I’m not for one moment suggesting that it’s good to be completely blasé about the things that technology can do.  There are plenty of totally amazing things that technology enables these days.  Separating conjoined twins at the brain with complete success is amazing. Ditching a passenger jet in the Hudson and getting all the passengers off safely is amazing.  Crashing a rocket into the moon to stir up dust and rocks to discover water there is amazing. And the fact that the law allows a Japanese man to marry an Anime cartoon character is, well, kind of freaky, but I guess still amazing.

The point is that, yes, there are plenty of amazing things that happen in our world, and its important to retain our sense of wonder and amazement at them.  No question about that.

But seriously people… editing video, fixing some numbers in a spreadsheet, or making a slideshow from some photos is NOT “amazing”. We, and by we I am particularly talking about the teaching profession in general, need to stop being so “amazed” at things that really are quite mundane. We need to stop seeing the most trivial, mundane tasks as being “amazing” simply because they were done on a computer. Being amazed that a spreadsheet can work with numbers just makes you look a bit silly.  Worse than that, being clueless about what technology can really do just sets the bar of expectation ridiculously low for students, letting them believe that they can produce any old rubbish and yet still impress their teacher, who thinks that the PowerPoint their student made is simply “amazing”.  I haven’t even seen that kid’s PowerPoint, but trust me, it’s probably not amazing.

The reason this irks me so much is that personal computers have been around for over 30 years now, and have been a significant part of most schools now for over 20 years.  Most schools and school systems have been trying to provide some level of professional development, training and support for teachers for most of these 20 years.  Even if a teacher resisted technology back in the early days of the PC, there’s absolutely no excuse for not having embedded the use of a personal computer into their daily work over the past 10 years.

It’s time to stop being so “amazed” at things that are just part of the technological and cultural landscape of life in the 21st century.  It’s not “amazing” that computers can edit video, manage numbers or manipulate digital images. It’s not “amazing” that mobile phones can stream live video or GPS your current position.  It’s not “amazing” that you can make phone calls to the other side of the planet at no cost. None of these things are really “amazing” any more… they just “are”. To be “amazed” at this sort of stuff is to fail to recognise the invisible role that technology plays in all our lives these days. To anyone working in education, working with young people, you need to realise that simple tasks performed with technology are not something to be “amazed” at, marveled at and gushed over.  For our students, the use of technology as the enabler for such tasks seems as natural as breathing air.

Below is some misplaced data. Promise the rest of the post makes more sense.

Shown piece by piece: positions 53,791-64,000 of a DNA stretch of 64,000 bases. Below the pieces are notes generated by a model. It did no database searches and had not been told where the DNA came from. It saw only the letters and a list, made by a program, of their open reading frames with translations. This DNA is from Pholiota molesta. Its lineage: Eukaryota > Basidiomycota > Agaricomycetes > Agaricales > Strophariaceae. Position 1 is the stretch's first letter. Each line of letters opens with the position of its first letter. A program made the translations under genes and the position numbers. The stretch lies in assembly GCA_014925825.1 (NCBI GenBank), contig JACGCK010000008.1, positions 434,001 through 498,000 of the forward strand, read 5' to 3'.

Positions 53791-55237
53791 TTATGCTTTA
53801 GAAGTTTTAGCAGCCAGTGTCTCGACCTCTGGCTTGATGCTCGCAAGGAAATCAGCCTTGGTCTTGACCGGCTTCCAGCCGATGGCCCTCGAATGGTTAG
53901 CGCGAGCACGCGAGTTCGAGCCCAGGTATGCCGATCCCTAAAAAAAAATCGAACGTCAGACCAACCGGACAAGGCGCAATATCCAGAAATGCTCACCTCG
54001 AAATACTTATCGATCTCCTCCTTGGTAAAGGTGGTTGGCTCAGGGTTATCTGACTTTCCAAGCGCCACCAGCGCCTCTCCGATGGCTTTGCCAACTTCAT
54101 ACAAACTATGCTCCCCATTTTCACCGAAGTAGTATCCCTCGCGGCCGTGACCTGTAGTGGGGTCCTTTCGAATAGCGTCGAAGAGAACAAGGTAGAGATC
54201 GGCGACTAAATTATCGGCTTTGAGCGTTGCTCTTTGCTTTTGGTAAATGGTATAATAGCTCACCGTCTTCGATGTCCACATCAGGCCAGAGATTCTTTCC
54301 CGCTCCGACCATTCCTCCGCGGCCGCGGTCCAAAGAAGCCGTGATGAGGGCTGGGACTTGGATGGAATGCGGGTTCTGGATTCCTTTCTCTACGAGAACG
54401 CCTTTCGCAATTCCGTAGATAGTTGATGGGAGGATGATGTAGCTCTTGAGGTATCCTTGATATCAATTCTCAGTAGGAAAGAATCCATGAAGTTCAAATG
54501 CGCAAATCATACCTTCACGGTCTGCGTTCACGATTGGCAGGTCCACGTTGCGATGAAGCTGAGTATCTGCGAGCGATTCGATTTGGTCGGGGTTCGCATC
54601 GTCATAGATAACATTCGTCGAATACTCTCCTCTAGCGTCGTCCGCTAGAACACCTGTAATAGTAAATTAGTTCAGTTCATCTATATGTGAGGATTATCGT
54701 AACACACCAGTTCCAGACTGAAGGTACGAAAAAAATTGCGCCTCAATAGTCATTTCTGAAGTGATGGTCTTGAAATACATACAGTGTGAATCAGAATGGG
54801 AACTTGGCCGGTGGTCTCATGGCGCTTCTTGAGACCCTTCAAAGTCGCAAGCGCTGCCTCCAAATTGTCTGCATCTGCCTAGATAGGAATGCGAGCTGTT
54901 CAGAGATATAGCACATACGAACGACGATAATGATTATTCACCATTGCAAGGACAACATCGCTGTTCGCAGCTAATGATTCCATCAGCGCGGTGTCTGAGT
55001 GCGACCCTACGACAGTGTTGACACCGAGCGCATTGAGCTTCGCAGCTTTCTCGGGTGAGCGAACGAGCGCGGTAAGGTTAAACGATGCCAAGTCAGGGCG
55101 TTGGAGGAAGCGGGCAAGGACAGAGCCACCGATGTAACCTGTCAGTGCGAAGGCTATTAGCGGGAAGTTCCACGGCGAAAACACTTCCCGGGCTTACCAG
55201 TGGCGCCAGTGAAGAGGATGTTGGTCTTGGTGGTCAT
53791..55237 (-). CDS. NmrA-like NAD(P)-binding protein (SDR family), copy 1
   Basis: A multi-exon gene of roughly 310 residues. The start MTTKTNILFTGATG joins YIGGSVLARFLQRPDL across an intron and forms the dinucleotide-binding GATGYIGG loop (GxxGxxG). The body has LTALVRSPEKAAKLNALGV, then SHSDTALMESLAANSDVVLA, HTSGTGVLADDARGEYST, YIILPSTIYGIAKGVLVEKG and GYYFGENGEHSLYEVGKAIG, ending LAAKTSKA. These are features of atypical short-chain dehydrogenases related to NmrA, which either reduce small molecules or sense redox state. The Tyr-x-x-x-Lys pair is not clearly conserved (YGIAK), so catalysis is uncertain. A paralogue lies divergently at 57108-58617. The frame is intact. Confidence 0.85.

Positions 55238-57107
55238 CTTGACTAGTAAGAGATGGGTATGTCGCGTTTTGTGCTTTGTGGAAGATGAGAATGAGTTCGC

I was in another meeting with some students and a teacher the other day, and the teacher was trying to show the kids about a Ning they’d had set up for a class project.  The teacher was all effusive, gushed about the Ning’s “amazing” features and wanting to show the students all the “amazing” things it could do… “Look! You can use it to leave messages for each other!”, she said excitedly.  One of the students confided to me later “I can’t believe how worked up she was getting about that Ning… it’s just a blog. It’s like Facebook. Of course we know how to use it.”  It reminded me of that wonderful line from The Hitchhiker’s Guide to the Galaxy by Douglas Adams, where the people of Earth were considered a bit of a joke for being “so amazingly primitive that they still think digital watches are a pretty neat idea.”

Don’t get me wrong, technology provides as with some incredibly useful tools. The rise of Web 2.0 and the read/write web has changed the world forever. Mobile technologies just keep getting more and more impressive.  But let’s keep things in perspective.

Save the “amazement” for things that truly ARE amazing, and realise that technology is not some kind of unexplainable black magic voodoo… it just “is”.

Image: ‘iPhone Glee
iPhone Glee